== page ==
Road Trip with Jess’ Family | Bighorn National Forest to Omaha, NE | Little Bighorn Battlefield National Monument | Toadstool Geological Park | July 2021 | Written by Curtis
On our second to last day of driving, we had made the goal of reaching South Dakota, or maybe even the Northwestern corner of Nebraska. We had discussed during the planning phase of this vacation of maybe camping in the Black Hills, but this close to the 4th of July put that as an unlikely candidate. We decided that we would shoot for the Chadron area of Nebraska and some of the campgrounds we had scoped out during our trip there the previous month. But that meant plenty of driving across the high plains.
We left our campsite and continued heading East on US-14, climbing through and over the Northern reach of the Bighorn Mountains. Once on the other side, we stopped for gas, coffee, and pastries in Ranchester before getting on I-90 and heading North back into Montana.
While not as direct, we chose this route in order to stop at the site of Little Bighorn Battlefield, just off of I-90 on the Crow Reservation. Commonly referred to as ‘Custer’s Last Stand’, the battlefield marks the site of the largest action of the Great Sioux War and the Plains Wars in general.
Following failed diplomatic negotiations over the ownership of the Blackhills, President Grant and Generals Sherman and Sheridan opted instead to take direct action and, during the dead of winter, ordered all the Lakota and Cheyenne to return to their respective agencies, or to be considered enemy combatants. Owing to the weather, distance, and disdain for the US Government, most of the ‘free’ tribes declined.
After a brief winter campaign, the US Army undertook a three column assault upon the heart of the Lakota country centered around the Bighorn, Powder, and Tongue Rivers. Over the summer, the US Army engaged in multiple rolling fights, culminating with the Battle of the Rosebud where the Cheyenne and Lakota effectively checked General Crooks column from the South. The tribes then moved Northwest from the Rosebud to encamp along the Little Bighorn River.
To their North, the remaining two columns joined forces and the 7th Cavalry was sent out as a reconnaissance force under the command of Lieutenant Colonel George Armstrong Custer. The Northern forces were unaware of their proximity to the unified tribes, nor of the recent battle along the Rosebud. By chance, Custer’s Crow scouts spotted the tribes encamped along the river and Custer decided to make an attack. On June 25th, 1876, he divided his force into two in an effort to make a pincer movement. The diversionary force of 3 companies under the command of Major Reno would attack first from the South while Custer and 5 companies snuck around from the North.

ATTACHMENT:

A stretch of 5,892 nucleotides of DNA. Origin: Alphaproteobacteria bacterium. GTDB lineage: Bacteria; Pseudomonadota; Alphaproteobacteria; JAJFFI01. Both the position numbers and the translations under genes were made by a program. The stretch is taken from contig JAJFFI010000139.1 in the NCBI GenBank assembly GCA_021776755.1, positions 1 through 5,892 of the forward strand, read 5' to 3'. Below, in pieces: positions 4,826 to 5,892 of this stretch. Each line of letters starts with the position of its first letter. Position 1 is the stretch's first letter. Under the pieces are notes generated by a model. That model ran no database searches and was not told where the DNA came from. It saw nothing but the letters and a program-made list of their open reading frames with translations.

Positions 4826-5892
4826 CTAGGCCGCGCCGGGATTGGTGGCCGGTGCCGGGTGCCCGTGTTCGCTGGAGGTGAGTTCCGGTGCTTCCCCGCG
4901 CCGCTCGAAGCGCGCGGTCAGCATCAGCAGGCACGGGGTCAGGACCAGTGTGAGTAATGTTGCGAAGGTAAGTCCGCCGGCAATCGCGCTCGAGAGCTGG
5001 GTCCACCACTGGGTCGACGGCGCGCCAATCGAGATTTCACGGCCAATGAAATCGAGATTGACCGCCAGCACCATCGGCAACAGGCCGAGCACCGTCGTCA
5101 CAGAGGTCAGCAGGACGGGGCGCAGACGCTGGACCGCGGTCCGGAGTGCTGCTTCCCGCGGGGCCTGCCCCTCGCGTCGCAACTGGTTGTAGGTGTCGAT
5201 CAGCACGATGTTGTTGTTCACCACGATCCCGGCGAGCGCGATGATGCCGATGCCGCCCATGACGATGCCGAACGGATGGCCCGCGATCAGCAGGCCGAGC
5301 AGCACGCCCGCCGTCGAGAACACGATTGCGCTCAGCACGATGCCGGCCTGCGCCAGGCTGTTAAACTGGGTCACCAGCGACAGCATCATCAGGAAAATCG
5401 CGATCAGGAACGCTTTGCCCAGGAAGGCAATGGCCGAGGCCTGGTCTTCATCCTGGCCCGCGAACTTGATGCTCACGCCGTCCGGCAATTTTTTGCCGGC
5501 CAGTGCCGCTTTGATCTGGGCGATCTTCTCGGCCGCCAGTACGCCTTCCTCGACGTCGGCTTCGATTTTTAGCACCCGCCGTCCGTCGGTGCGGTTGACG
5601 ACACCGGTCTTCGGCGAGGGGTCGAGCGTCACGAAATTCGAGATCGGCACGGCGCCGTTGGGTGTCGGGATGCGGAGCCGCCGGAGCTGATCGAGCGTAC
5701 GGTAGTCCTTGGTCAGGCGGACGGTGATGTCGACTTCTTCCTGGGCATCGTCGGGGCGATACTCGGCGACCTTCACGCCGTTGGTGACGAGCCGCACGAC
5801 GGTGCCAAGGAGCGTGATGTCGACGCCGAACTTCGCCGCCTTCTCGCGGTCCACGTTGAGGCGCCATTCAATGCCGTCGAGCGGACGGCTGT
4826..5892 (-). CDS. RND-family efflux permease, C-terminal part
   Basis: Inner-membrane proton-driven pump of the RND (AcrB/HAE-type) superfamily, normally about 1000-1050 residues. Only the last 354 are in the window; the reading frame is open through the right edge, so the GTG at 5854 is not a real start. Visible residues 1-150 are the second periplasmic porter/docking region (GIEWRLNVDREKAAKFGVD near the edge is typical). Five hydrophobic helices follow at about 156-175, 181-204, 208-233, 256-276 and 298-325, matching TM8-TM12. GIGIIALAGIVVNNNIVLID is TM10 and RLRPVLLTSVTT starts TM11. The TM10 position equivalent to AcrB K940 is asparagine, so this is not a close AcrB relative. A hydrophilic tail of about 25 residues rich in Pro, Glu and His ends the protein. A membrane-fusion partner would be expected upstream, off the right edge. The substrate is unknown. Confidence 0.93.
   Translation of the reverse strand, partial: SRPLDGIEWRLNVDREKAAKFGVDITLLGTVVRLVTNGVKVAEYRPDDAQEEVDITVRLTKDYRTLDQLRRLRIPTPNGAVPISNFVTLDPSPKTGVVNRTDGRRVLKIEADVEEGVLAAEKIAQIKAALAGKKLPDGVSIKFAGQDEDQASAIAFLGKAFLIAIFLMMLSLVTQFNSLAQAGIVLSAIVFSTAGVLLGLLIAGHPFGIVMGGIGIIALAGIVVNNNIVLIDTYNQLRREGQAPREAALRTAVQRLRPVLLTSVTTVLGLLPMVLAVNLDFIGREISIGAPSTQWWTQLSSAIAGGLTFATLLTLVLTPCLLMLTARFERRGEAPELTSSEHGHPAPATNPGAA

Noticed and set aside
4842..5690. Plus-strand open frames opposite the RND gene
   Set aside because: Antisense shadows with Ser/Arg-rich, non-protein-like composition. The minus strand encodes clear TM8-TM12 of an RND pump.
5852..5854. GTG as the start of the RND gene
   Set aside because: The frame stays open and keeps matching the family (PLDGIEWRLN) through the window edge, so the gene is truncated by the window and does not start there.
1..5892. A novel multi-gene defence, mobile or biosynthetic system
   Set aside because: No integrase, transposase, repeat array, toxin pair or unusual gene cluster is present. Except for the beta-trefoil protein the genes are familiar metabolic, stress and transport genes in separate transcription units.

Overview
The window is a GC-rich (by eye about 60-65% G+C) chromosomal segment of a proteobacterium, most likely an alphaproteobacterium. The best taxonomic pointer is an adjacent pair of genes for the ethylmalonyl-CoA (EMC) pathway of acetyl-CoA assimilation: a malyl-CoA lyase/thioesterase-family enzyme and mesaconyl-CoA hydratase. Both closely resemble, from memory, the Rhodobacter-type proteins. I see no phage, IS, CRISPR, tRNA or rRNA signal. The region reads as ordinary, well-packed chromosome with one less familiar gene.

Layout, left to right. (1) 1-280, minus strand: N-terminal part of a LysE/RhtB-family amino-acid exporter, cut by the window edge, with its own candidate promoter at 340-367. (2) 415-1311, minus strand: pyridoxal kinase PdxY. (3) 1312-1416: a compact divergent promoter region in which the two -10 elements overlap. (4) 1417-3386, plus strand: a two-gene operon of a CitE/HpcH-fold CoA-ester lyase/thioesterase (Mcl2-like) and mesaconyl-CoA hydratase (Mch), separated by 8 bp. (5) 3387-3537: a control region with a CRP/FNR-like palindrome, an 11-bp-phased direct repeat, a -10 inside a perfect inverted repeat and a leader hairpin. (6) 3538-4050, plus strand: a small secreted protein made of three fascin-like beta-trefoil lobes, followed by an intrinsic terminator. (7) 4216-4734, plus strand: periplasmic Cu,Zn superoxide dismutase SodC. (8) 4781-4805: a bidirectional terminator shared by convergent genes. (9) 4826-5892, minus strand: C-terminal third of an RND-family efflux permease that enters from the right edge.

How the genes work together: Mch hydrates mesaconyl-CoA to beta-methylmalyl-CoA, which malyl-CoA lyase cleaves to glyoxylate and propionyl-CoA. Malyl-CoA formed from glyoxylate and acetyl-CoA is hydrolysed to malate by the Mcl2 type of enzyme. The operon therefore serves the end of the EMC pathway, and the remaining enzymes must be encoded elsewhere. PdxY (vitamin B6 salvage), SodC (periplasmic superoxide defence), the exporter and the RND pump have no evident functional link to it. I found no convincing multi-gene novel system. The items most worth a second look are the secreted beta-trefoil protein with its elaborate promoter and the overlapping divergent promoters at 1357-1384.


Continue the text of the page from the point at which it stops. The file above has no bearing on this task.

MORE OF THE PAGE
Reno’s first assault was met with fierce opposition by the Lakota, rallying under the leadership of Gall – a Hunkpapa Lakota chief. Facing possible envelopment, Reno ordered a retreat from the river valley and entrenched himself along a ridge overlooking the river where he was soon reinforced by three more companies under command of Capt. Benteen who were returning from a separate recon expedition.
Meanwhile, Custer’s troopers had been spotted and were soon engaged by the remainder of the Cheyenne and Lakota warriors. What occurred during that battle is truly the work of forensic archaeology and conflicting accounts, and has been studied so extensively to place it in its own legendary status. It is believed that once engaged, Custer led a rolling battle among the coulees and ridges, but was ultimately overwhelmed and surrounded by the shear number of combatants. Part of the reason so little is known about this leg of the battle is that every member of Custer’s 5 companies was killed and the only corroborated eyewitness accounts were that of the Cheyenne and Lakota warriors – who (by the time their stories were considered valued) were often contradictory. In fact, despite hundreds of claims to be the ‘sole survivor of Custer’s command’, the only known member of Custer’s command to survive at Little Bighorn was Captain Keogh’s horse – Comanche.
The Cheyenne and Lakota harassed Reno and Benteen’s forces through the night before withdrawing their villages to the west at which time Major Reno had the misfortune of recovering the remainder of the 7th Cav. Many of the killed soldiers were buried where they lay, and in 1881 a monument was erected and ultimately the site was preserved, first as a National Cemetery, then as a National Park site called Custer Battlefield National Monument.
When we arrived, we decided to drive to the far end of the park where Major Reno had made his stand and work our way back. Dogs are not allowed out of the car except for immediately by the Visitor center, but the park is oriented such that you can essentially drive by each of the history placards and read them from your vehicle. All along the road, and especially as you neared the Northern edge of the park, you could see the white marble markers where each of the members of the 7th Cavalry had died.